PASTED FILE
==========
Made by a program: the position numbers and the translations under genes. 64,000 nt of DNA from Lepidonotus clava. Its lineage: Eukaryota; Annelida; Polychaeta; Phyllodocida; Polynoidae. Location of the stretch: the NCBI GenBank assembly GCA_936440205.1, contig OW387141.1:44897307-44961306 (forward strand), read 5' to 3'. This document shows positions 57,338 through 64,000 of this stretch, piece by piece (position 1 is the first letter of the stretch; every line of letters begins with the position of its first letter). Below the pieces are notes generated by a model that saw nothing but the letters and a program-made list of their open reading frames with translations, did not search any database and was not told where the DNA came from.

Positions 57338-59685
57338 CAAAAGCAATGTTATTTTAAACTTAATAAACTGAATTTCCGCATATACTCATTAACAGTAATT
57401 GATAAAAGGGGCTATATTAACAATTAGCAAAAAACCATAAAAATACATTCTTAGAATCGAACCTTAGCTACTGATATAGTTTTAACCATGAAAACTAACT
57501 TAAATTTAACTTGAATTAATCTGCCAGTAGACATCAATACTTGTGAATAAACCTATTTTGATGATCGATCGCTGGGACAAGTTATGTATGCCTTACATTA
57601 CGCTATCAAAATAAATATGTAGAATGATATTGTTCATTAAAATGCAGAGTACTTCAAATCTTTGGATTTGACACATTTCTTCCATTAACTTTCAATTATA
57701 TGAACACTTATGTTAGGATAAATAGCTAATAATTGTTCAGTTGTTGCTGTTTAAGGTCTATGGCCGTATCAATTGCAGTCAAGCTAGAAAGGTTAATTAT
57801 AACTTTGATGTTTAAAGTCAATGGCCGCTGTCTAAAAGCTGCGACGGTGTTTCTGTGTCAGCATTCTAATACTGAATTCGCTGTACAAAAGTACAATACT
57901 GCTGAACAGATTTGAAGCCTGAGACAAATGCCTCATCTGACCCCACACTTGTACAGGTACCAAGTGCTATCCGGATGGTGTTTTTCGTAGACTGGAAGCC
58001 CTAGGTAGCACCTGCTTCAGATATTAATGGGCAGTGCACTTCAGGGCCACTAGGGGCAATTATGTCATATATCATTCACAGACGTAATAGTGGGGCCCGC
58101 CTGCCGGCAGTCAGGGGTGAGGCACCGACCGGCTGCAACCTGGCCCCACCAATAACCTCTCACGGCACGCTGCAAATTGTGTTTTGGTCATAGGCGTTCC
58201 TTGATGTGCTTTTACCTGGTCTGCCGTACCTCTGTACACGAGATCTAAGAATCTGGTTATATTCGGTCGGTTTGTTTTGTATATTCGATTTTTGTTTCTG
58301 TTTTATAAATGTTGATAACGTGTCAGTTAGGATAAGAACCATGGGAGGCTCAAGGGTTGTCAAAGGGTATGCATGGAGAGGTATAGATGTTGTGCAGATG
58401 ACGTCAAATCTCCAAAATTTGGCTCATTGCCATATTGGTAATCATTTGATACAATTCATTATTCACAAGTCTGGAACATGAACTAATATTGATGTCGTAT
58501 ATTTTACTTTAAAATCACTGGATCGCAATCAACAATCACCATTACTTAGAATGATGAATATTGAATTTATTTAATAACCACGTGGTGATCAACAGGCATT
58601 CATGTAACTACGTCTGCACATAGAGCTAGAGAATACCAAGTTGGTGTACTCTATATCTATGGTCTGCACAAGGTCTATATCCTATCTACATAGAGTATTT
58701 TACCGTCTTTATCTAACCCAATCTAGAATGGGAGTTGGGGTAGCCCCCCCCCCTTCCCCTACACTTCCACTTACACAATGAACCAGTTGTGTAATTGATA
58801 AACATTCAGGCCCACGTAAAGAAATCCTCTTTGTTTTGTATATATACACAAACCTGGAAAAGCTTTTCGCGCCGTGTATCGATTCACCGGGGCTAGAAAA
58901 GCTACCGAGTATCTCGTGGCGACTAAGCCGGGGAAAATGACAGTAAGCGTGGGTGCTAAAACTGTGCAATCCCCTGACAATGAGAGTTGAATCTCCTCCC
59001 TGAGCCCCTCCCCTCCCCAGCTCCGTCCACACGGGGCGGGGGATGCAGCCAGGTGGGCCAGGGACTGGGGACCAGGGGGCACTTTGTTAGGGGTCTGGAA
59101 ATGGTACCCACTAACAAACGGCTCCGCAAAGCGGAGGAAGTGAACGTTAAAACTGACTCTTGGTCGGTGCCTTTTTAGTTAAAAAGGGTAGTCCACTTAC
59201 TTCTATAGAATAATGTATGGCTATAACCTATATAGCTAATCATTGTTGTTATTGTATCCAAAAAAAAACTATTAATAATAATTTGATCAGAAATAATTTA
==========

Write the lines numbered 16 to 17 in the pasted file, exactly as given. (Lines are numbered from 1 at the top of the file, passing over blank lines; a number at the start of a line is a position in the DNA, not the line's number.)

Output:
58601 CATGTAACTACGTCTGCACATAGAGCTAGAGAATACCAAGTTGGTGTACTCTATATCTATGGTCTGCACAAGGTCTATATCCTATCTACATAGAGTATTT
58701 TACCGTCTTTATCTAACCCAATCTAGAATGGGAGTTGGGGTAGCCCCCCCCCCTTCCCCTACACTTCCACTTACACAATGAACCAGTTGTGTAATTGATA